Thursday, August 15, 2013

Communion of Saints

In today’s second reading we find that there is a great cloud of witnesses surrounding us.  Reading Hebrews 11, the previous chapter of today’s reading, tells us that these witnesses are the Old Testament saints.


These ‘dead’ saints who are alive in Christ are aware of what’s happening to us.  Here are few verses to show this awareness of those in heaven of what is happening here on Earth.


Heb 12:1          “Therefore, since we are surrounded by such a great cloud of witnesses, let us throw off everything that hinders and the sin that so easily entangles, and let us run with perseverance the race marked out for us.”


Mt 17:3            Just then there appeared before them Moses and Elijah, talking with Jesus.


(If Jesus didn’t want any contact between saints on earth and saints in heaven, why did our Lord make a special point of appearing to Peter, James, and John on the Mount of Transfiguration in the company of Moses and Elijah, two ‘dead’ saints? (Patrick Madrid))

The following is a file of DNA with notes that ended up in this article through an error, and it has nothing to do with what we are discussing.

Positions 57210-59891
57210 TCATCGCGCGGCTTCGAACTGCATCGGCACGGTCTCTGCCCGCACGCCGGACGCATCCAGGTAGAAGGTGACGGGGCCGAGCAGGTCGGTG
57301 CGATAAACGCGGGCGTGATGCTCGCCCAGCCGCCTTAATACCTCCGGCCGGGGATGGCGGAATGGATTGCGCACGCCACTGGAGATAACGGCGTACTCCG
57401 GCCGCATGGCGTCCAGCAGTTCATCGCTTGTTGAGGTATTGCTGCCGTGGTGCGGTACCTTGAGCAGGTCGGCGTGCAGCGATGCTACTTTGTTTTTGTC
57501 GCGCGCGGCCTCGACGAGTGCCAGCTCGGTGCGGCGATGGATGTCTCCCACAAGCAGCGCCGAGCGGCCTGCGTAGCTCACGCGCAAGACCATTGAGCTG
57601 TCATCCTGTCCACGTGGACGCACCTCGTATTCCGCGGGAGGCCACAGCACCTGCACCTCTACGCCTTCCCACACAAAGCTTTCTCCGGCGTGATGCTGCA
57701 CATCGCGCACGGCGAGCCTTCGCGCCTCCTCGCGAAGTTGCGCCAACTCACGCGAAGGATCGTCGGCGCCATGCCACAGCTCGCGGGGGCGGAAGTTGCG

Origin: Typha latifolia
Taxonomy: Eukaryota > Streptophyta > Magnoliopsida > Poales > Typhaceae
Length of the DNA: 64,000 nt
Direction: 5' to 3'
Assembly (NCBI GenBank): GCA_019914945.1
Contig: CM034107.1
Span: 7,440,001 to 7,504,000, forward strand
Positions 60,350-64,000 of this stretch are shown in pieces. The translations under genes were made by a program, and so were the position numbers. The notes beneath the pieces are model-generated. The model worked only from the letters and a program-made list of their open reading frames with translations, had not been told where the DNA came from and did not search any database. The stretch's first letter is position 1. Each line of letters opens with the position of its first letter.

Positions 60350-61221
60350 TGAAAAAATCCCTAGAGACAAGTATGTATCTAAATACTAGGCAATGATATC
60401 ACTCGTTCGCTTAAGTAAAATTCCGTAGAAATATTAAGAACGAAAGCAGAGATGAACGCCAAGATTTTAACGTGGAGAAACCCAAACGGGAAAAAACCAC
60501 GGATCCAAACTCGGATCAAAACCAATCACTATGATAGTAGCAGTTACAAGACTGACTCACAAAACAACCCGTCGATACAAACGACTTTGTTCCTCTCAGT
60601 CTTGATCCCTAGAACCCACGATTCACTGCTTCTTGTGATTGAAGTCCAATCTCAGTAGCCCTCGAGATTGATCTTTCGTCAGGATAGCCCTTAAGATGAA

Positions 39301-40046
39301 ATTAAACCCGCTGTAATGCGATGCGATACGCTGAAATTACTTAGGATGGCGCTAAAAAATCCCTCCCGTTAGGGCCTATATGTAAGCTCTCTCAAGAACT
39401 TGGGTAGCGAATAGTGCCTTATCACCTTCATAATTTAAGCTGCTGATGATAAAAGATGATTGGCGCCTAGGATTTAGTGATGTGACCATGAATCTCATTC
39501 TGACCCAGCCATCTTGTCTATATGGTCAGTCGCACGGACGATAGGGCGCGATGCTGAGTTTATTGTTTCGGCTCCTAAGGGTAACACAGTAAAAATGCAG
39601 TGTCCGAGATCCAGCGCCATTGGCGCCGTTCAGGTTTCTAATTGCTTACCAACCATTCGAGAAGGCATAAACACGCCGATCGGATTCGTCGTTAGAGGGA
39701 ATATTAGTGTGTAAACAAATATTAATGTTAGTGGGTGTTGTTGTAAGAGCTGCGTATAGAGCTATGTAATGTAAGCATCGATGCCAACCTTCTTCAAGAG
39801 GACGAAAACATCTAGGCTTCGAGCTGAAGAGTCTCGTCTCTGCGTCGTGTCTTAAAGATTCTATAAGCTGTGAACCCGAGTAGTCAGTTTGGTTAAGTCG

Rev 6:9-10       When he opened the fifth seal, I saw under the altar the souls of those who had been slain because of the word of God and the testimony they had maintained. They called out in a loud voice, How long, Sovereign Lord, holy and true, until you judge the inhabitants of the earth and avenge our blood?


Luke 15:10       …There is joy in the presence of the angels of God over one sinner that repents.


We have just learned that the ‘dead saints’ are indeed aware of earthly doings, but can they do anything about it?  Are there intercessory prayers effective?  Of course there are.  Prayers of the righteous availeth much (Jas 5:16).  Who are more righteous than those who have been made perfect (Mat 5:48) and in heaven?


I feel I must make clear that Jesus alone is our mediator, John Henry Cardinal Newman pointed out:

The Catholic Church allows no…Saint, not even the Blessed Virgin herself, to come between the soul and its Creator…The devotions then to angels and saints as little interfered with the incommunicable glory of the Eternal, as the love which we bear our friends and relations, our tender human sympathies, are inconsistent with that supreme homage of the heart to the Unseen.  (Newman, Apologia Pro Vita Sua, p.284-285)


We can therefore see that asking saints to pray for us (whether they are ‘living’ or ‘dead’) is acceptable, approved by God, and avails much. 


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